New intelligence that Russia is acquiring artillery shells from North Korea suggests its shortages run deeper than just more sophisticated, precision-guided munitions, which US and Western officials have long stressed is a weak point in Russia’s arsenal. It also extends to basic artillery.

“The Russians, by many accounts, are really thin on some of the inputs they need to prosecute their war against Ukraine,” State Department spokesman Ned Price said Tuesday, pointing to export controls and sanctions that have starved Russia. . inputs for making certain weapons.

The precise state of Russia’s stockpile of conventional munitions is not publicly known, but Russia is “burning through tens of thousands of rounds a day,” said Adam Mount, director of the Defense Posture at the Federation of American Scientists, who specializes in in North Korea. “They are eager for ammunition wherever they can get it.”

Over the summer, Russia was able to make significant advances in parts of Ukraine through a punishing artillery campaign. But since then, Western artillery has contributed to Ukraine’s successful counteroffensive that has recaptured large swaths of territory previously held by Russia.

North Korea could likely provide Russia with 122- or 152-millimeter artillery shells and tube or multi-barrel launchers compatible with Russian systems, said Bruce Klingner, a former CIA Korea analyst. now at the Heritage Foundation.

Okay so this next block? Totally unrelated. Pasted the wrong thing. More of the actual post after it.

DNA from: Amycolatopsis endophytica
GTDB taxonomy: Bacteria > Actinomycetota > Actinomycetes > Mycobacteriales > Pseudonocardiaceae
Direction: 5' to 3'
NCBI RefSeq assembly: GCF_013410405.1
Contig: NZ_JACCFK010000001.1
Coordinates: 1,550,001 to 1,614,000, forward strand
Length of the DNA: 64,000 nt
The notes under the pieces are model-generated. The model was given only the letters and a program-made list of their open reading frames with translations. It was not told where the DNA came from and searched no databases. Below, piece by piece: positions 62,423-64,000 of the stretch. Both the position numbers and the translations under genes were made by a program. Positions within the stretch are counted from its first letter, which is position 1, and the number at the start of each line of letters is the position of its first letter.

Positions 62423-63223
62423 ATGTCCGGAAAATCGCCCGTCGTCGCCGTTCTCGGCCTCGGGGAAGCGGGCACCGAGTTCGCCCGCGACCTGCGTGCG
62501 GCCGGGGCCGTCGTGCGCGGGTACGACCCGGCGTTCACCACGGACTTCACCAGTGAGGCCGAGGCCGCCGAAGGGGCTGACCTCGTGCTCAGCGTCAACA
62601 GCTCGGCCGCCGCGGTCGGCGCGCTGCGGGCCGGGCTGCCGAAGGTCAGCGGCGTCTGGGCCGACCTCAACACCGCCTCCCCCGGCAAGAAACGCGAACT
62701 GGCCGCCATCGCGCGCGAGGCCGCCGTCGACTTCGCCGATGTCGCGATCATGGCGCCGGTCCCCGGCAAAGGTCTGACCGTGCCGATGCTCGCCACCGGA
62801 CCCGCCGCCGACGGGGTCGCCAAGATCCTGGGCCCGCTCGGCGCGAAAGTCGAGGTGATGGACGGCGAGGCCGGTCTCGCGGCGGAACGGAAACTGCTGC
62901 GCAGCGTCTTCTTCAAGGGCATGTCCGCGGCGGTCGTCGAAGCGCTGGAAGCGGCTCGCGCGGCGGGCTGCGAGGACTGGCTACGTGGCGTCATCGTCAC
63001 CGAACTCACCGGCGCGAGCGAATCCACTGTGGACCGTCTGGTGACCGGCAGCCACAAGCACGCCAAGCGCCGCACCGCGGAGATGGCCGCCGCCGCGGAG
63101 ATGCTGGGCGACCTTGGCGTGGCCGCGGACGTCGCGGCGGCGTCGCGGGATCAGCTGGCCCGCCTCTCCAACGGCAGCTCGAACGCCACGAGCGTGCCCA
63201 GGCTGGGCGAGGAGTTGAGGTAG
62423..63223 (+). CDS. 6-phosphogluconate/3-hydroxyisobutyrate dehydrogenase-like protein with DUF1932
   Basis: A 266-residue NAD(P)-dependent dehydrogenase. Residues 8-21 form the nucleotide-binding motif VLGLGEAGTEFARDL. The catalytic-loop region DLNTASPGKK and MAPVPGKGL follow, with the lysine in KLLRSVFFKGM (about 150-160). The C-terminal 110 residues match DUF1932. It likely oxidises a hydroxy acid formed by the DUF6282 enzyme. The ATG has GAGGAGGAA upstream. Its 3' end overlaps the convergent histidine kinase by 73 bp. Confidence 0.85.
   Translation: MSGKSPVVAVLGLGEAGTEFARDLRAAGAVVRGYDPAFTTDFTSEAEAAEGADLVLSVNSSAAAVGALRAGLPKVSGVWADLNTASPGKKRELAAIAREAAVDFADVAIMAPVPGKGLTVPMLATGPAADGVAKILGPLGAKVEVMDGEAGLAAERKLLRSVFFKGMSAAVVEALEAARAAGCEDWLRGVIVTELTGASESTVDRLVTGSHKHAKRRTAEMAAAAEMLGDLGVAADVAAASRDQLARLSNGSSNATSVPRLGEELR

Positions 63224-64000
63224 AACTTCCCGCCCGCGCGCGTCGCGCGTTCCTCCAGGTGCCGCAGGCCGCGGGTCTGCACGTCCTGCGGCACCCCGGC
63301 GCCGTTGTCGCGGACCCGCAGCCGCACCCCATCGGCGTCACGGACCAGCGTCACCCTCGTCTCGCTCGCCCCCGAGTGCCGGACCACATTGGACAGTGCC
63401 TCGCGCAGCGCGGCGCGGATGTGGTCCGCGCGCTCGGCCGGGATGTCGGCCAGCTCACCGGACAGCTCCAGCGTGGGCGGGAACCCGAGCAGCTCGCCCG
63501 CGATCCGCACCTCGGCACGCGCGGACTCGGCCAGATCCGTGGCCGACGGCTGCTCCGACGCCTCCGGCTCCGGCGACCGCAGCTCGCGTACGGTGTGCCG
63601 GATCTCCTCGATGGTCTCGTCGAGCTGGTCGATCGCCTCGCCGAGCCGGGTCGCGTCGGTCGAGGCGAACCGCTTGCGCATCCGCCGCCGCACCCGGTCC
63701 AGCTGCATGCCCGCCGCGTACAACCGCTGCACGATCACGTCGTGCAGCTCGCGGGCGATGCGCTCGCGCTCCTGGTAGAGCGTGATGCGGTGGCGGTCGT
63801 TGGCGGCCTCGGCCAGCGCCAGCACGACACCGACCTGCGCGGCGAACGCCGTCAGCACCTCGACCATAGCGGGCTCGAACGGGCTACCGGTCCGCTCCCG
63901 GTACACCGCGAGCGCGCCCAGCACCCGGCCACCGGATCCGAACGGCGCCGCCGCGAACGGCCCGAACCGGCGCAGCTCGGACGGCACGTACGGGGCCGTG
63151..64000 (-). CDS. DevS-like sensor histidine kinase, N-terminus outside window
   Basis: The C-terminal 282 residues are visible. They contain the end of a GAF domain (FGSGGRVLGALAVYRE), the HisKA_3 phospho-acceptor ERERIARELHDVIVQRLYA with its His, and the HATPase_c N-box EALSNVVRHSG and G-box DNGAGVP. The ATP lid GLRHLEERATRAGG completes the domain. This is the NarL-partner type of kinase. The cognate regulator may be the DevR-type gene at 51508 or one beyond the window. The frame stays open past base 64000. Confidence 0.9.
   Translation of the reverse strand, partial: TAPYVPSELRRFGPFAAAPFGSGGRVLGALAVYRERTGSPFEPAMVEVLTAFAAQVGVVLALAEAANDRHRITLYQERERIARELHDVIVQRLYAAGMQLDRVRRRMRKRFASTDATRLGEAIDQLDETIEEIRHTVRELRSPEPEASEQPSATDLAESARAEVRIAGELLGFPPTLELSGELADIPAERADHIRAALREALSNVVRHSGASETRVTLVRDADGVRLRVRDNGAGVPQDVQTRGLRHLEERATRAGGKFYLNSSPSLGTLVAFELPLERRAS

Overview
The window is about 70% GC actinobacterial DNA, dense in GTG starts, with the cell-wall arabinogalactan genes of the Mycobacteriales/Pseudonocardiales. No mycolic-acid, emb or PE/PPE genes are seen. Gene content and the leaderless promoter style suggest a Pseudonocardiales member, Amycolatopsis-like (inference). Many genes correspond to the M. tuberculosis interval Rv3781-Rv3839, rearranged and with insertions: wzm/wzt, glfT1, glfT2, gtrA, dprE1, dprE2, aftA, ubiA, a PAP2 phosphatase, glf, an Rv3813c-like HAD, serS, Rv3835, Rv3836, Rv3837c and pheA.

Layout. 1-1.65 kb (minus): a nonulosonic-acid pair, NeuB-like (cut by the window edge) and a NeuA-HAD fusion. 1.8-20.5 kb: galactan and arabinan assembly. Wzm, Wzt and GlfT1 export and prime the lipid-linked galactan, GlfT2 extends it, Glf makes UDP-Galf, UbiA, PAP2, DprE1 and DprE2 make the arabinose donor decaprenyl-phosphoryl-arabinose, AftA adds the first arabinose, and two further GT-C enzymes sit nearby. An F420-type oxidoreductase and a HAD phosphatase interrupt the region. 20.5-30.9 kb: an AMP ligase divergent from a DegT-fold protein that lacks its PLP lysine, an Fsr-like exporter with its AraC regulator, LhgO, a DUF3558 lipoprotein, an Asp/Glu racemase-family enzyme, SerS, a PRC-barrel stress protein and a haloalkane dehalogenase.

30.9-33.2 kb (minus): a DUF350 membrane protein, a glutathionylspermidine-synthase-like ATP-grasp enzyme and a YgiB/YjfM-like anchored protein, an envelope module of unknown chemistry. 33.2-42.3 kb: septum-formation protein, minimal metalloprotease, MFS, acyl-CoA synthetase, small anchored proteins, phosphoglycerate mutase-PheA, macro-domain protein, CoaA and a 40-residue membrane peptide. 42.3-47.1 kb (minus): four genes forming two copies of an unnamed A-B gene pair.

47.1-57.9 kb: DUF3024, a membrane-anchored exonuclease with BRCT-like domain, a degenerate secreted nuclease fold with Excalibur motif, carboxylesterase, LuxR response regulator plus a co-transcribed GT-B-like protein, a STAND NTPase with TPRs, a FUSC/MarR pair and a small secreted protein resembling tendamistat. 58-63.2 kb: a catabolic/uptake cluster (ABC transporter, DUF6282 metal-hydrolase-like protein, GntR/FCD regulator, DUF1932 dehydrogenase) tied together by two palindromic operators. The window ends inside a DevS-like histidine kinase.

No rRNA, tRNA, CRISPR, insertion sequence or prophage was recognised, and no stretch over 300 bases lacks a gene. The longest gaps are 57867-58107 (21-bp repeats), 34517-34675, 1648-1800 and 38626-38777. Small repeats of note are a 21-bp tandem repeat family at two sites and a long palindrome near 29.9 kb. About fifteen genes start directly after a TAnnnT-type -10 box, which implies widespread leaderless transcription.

But for now, it’s unclear how much impact North Korea’s artillery shells will have on Russia on the battlefield.

In 2010, North Korea fired 170 122-millimeter shells at the South Korean island of Yeonpyeong. Less than half hit the island, and of those, about a quarter failed to detonate—a high failure rate that “suggests that some DPRK-produced artillery munitions, particularly rounds (multiple rocket launchers), suffer from either poor quality control during production or that conditions and storage standards poor,” according to a 2016 report by the Center for Strategic and International Studies.

“The last time they used these systems it showed that their systems were pretty inaccurate,” Mount said. “You would expect these Soviet-era systems to age and start to break down.”

This has been updated with additional reports.